Orientation was 4 hours long, about 3 hours longer than necessary. But all in all, there was some solid information thrown in. I learned that I technically already have a NIE number, since I am here under the government's protection, but I still have to go through the ridiculous paperwork and time to actually get the number in my possession. FABULOUS.
The guy who was telling us this also told us in a conversational tone that the paperwork necessary and how strict the process is will also completely depend on the worker that you talk to. Hence, some people fly through the process with no trouble, and other people get migraines trying to get everything done. You know Spain, you're really backwards about somethings.
I also learned that there is a 3rd auxiliar in Algeciras! Unfortunately I couldn't see who was talking, and so I have no idea who it is. But I will keep my eyes and ears peeled for another American.
Anyway, enough about orientation. I ALSO spent the 2 days "sightseeing" in Cadiz and Jerez. I put sightseeing in quotation marks, because I was mostly too depressed to sightsee by myself, and my feet hurt. So a majority of my Sunday in Cadiz was spent feeling sorry for myself in my hostel with the excuse that my feet hurt too much to walk anymore. And then Monday in Jerez was spent the same way, with me reading 150/170 pages of The Hunger Games, which I managed to find for free online.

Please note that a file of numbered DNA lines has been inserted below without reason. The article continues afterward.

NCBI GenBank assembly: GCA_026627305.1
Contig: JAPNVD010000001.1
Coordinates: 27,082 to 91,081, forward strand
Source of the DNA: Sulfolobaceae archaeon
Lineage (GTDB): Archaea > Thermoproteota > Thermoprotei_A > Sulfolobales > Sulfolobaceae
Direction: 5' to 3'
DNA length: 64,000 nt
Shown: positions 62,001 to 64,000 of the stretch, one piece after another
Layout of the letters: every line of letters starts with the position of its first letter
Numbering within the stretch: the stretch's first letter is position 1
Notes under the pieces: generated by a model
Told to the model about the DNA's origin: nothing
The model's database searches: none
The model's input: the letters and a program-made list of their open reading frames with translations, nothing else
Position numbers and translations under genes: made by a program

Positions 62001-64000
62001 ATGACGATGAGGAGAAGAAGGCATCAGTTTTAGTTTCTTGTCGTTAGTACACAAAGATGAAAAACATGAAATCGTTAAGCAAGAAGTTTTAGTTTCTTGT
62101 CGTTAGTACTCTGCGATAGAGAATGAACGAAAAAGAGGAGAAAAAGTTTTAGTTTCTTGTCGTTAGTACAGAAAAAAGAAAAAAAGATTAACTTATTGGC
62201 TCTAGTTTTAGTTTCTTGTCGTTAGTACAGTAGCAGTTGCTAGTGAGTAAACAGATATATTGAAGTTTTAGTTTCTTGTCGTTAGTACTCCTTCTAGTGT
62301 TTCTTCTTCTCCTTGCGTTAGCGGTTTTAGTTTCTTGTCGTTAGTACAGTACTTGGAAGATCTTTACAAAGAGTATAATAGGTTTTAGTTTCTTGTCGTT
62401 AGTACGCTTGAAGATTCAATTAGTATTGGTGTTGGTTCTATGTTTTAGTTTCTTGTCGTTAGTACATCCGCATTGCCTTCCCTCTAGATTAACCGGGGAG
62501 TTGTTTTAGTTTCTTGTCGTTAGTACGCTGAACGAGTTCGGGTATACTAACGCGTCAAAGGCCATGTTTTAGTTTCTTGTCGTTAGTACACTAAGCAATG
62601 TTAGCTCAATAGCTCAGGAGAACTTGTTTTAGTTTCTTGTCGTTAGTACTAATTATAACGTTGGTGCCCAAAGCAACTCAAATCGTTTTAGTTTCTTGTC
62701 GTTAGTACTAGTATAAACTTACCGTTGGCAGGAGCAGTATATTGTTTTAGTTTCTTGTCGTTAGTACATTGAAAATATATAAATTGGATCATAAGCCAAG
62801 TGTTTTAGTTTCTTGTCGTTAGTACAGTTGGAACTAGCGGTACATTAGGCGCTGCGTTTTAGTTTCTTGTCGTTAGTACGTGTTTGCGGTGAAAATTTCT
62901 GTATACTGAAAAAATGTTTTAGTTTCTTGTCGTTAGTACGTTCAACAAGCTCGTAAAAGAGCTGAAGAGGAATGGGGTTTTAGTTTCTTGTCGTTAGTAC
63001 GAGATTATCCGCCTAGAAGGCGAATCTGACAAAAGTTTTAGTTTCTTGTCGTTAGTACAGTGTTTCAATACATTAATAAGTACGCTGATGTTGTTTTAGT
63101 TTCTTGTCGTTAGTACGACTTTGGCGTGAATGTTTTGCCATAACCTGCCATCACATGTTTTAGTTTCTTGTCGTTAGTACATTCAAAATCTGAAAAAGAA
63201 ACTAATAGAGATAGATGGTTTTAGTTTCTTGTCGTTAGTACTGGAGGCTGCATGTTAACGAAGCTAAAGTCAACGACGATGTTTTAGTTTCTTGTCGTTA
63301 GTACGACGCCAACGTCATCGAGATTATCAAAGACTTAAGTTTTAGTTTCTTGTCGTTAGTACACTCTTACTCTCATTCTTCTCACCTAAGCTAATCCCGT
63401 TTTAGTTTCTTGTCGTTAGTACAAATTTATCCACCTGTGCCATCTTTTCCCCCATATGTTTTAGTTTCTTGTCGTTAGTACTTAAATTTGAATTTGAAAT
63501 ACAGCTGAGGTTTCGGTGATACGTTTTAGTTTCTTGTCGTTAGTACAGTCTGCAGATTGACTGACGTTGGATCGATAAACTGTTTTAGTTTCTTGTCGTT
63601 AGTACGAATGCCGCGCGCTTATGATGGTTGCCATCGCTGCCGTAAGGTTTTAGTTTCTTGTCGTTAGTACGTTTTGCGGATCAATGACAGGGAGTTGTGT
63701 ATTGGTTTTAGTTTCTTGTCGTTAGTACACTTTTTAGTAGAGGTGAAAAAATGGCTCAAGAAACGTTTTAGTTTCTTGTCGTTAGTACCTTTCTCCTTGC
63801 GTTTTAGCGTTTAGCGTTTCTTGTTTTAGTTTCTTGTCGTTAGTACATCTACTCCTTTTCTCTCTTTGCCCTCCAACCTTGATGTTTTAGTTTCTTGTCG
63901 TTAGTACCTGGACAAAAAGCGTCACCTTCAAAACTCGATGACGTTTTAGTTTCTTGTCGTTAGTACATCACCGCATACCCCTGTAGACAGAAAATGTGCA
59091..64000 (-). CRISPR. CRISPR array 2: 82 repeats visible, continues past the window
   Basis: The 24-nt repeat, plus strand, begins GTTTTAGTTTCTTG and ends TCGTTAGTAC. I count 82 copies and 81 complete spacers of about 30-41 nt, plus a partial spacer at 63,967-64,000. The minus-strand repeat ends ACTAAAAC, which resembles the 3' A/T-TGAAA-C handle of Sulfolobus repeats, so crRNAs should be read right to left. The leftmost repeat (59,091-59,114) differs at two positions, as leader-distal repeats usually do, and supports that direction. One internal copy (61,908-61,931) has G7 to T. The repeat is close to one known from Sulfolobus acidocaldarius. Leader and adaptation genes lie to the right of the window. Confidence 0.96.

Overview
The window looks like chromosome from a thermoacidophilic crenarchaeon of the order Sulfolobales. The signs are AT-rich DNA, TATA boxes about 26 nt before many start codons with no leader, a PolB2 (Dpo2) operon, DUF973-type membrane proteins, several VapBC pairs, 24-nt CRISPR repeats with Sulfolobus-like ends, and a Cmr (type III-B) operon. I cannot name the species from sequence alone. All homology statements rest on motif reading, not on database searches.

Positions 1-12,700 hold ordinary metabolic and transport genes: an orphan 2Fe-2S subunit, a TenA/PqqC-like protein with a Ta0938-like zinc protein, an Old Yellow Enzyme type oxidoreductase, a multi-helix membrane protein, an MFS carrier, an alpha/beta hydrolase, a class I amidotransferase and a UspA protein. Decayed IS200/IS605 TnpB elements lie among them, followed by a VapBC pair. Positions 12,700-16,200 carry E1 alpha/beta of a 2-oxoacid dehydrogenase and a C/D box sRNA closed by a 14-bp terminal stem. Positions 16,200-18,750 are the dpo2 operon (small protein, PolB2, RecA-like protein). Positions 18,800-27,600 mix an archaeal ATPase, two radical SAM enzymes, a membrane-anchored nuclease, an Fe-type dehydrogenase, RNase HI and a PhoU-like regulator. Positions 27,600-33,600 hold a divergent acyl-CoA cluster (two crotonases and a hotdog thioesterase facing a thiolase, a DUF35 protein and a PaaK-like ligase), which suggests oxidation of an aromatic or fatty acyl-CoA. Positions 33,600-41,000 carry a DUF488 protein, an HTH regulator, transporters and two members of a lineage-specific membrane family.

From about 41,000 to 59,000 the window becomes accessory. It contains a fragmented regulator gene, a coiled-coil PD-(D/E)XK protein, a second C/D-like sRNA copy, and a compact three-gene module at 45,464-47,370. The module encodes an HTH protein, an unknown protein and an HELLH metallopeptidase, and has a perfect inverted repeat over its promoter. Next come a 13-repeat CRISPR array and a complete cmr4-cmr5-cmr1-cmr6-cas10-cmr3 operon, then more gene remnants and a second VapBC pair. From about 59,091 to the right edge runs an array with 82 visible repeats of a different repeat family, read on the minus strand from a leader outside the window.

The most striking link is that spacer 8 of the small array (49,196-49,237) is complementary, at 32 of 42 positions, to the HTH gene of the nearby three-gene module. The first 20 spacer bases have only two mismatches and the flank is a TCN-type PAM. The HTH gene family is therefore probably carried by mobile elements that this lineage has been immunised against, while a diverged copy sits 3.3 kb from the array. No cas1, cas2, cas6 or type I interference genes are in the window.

(On Monday though I actually was depressed, since I got to La Real Escuela de Arte Ecuestre 15 minutes (!!!) after the last entrance time. I then proceeded to walk the whole way around the school, peering in through gates to take pictures, and just generally being the creepiest tourist I could possibly be. Then I shopped away my sadness for the next 2 hours and spent the night curled up with my computer, cursing my throbbing feet. It was fun. I highly recommend traveling alone. NOT.)
However I did see some cool things, and I had a WOW moment in Cadiz, so at least it wasn't a complete waste. (A WOW moment is that moment when you're traveling and it hits you, just how spectacular or beautiful or amazing it is. Whatever it may be.)
In my case, it was "Wow, I am standing in front of the Castle of San Sebastián, a quarter of a mile at at sea, at night, with the wind whipping through my hair and the waves crashing on the rocks below. It was a surreal experience, and of course i had decided to leave my camera in the hostel since I wouldn't be needing it. Of course.
This is a bad picture since you can't really see the castle, but the bridge leads out about a quarter mile from the mainland to the castle. At low tide you can walk all the way out to the castle, but at high tide locals like to use the bridge as a jumping point to go swimming.